U.S. corporations are defaulting on their debts in record numbers, with worse to come.

Even the Obama administration, despite a super-majority in Congress and all the political clout it can muster, is unable to overcome a simple reality: Washington’s finances are also in disarray.

Ironically, some of the countries with the least debt and the most cash reserves today are precisely the same ones that, just a few years ago, were among the most reliant on advanced industrial nations for capital:

  • Brazil has reversed from one of the world’s largest debtor countries to one of the world’s largest creditors. It’s the fourth-largest lender to the U.S. government. It has virtually eradicated its foreign debt. And its international reserves have now grown to a record $209.6 billion as of July 16.
  • India’s foreign-exchange reserves are even larger, at $266.2 billion. And …
  • China’s foreign-exchange reserves have just surged to $2.132 trillion, after growing by $177.87 billion in the second quarter, the largest rise on record.

Moreover, virtually every sector of their economies — from households to the federal government — has FAR less debt than their U.S. counterparts, even in proportion to their lower incomes.

And it’s largely due to this massive debt discrepancy that we now see …

A Disturbing Disparity in Stimulus Packages

In a nutshell, economic policies in the United States are failing. In Brazil, India, and China, they are succeeding.

But the greatest disparity of all is between the fiscal stimulus packages in the U.S. and Europe compared to the stimulus now being pursued by China:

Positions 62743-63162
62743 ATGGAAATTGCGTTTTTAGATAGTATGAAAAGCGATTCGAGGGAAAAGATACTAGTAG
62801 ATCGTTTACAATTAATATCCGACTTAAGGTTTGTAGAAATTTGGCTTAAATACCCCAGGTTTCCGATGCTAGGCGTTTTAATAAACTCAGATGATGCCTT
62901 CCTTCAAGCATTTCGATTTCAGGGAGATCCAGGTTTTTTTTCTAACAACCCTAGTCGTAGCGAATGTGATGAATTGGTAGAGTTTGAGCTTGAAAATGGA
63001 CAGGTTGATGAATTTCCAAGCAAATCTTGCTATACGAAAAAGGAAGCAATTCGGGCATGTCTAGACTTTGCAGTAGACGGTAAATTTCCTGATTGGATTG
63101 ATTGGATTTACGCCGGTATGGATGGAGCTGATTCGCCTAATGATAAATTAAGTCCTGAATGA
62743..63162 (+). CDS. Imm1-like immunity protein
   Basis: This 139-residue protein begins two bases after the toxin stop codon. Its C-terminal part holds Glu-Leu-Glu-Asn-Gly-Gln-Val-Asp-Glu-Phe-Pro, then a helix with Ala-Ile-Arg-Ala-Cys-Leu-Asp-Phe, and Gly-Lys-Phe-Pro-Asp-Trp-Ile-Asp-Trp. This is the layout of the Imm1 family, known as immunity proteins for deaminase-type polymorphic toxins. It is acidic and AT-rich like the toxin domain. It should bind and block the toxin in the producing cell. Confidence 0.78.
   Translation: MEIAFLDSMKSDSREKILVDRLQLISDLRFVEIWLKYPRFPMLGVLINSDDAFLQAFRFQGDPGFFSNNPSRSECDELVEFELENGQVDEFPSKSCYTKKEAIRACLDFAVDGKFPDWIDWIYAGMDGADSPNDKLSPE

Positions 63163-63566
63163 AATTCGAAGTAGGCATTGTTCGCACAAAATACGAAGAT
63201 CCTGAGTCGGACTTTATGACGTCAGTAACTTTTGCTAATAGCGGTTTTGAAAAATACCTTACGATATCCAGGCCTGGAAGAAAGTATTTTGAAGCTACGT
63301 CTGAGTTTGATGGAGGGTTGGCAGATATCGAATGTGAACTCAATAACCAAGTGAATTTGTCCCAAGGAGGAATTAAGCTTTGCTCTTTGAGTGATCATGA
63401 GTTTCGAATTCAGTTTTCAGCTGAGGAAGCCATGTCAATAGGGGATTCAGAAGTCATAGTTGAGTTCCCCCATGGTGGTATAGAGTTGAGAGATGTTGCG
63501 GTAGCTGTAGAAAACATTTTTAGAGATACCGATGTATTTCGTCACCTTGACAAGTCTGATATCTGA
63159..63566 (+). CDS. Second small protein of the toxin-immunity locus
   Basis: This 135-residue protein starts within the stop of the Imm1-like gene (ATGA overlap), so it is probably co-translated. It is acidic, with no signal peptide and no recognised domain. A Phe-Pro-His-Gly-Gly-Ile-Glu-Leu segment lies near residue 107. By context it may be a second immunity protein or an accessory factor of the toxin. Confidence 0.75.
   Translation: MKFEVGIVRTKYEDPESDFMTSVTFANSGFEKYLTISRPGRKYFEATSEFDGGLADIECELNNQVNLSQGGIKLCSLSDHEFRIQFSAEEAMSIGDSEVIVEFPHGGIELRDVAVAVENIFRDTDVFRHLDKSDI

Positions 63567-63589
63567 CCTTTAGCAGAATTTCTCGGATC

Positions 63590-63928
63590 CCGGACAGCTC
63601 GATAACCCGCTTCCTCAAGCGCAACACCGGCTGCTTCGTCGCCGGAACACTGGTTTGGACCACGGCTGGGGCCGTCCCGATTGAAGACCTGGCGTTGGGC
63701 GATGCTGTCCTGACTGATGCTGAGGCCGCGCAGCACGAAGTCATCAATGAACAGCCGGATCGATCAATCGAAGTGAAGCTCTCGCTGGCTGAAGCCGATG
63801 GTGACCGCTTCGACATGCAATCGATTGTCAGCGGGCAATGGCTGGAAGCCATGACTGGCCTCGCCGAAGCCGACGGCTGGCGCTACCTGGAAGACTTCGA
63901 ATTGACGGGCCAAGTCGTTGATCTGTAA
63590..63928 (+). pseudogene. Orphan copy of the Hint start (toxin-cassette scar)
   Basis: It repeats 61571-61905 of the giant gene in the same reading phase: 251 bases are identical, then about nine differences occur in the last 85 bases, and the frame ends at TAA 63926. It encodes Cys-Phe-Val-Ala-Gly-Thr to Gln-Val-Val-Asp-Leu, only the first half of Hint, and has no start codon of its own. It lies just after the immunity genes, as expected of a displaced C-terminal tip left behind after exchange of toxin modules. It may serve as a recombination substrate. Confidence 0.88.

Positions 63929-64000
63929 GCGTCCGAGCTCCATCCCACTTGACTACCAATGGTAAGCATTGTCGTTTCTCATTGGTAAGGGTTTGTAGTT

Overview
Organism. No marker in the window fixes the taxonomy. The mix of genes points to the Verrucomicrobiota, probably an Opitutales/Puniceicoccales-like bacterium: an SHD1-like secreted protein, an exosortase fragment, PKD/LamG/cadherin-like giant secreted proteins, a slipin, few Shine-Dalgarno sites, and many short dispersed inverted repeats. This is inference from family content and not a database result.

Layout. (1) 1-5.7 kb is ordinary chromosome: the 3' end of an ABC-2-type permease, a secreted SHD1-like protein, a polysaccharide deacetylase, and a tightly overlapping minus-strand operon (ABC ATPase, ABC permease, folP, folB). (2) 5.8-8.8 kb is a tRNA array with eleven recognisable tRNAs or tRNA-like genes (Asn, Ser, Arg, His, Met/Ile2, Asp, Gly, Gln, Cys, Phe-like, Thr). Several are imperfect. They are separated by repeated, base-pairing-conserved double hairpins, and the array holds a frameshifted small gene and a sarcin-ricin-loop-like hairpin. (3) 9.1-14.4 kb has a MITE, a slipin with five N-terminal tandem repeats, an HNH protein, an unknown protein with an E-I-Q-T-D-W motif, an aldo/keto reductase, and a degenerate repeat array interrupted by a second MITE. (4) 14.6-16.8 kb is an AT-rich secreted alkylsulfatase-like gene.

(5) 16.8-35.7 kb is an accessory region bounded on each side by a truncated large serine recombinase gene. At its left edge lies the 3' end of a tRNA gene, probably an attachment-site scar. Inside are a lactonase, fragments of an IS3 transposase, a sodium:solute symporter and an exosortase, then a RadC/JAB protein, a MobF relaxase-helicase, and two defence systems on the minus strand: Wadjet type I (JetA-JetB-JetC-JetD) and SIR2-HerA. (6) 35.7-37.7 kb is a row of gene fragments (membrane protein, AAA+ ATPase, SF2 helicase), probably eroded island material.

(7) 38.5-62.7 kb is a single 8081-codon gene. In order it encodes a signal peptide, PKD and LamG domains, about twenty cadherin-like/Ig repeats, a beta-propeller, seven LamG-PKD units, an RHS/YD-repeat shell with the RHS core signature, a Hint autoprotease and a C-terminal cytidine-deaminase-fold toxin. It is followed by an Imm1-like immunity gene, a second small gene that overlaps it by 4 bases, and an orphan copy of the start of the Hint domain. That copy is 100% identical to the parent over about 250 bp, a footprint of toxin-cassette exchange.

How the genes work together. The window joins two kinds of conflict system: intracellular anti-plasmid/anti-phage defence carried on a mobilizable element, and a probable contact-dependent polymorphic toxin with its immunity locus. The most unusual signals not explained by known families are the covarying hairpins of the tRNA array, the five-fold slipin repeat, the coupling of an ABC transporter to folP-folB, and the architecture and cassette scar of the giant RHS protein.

Stimulus

  • In the U.K., the government is spending only $30 billion in an economy that’s almost one hundred times larger. That’s just 1.1 percent of GDP!
  • Even adding up all the stimulus packages among the 16 nations of the eurozone, the total is only $268 billion, or just 1.4 percent of GDP.
  • The Obama administration’s stimulus, at 5.5 percent of GDP, is over three times more aggressive than that of the eurozone, where governments are more fearful of the inflationary consequences.
  • But it still pales in comparison to the stimulus package in China, which represents an unusually robust 13.9 percent of GDP.

More important than the sheer size of the stimulus, however, is the way it’s being pursued.

In the U.S., the stimulus is being financed by debt, despite the fact that federal debt as a percent of GDP is already the highest among the four.

In China, it is being financed out of massive cash surpluses, which, as I just mentioned, continue to grow despite Beijing’s stimulus outlays so far.

Plus, here’s a big point most analysts are missing:

The Obama administration is planning to spend its stimulus money in just one year and is unlikely to have the political or financial capital to come back for a second round.

In contrast, China is spreading its stimulus expenditures out over two or three years; and, if needed, can easily renew it for another few years.

Bottom line: While America’s investors and business planners see just a one-time shot in the arm from Washington that’s already showing signs of failing, their counterparts in China can count on a steady flow of capital from Beijing as long as it’s needed.

Countries and companies that have hitched their revenues to this powerhouse are among the most likely to benefit. Those that are bogged down in debt are the most likely to be left behind.

Right now, most stocks in Brazil, India, and China are a bit pricey. But soon, major investment opportunities will abound.

Good luck and God bless!

Martin

This investment news is brought to you by Money and Markets . Money and Markets is a free daily investment newsletter from Martin D. Weiss and Weiss Research analysts offering the latest investing news and financial insights for the stock market, including tips and advice on investing in gold, energy and oil. Dr. Weiss is a leader in the fields of investing, interest rates, financial safety and economic forecasting. To view archives or subscribe, visit http://www.moneyandmarkets.com .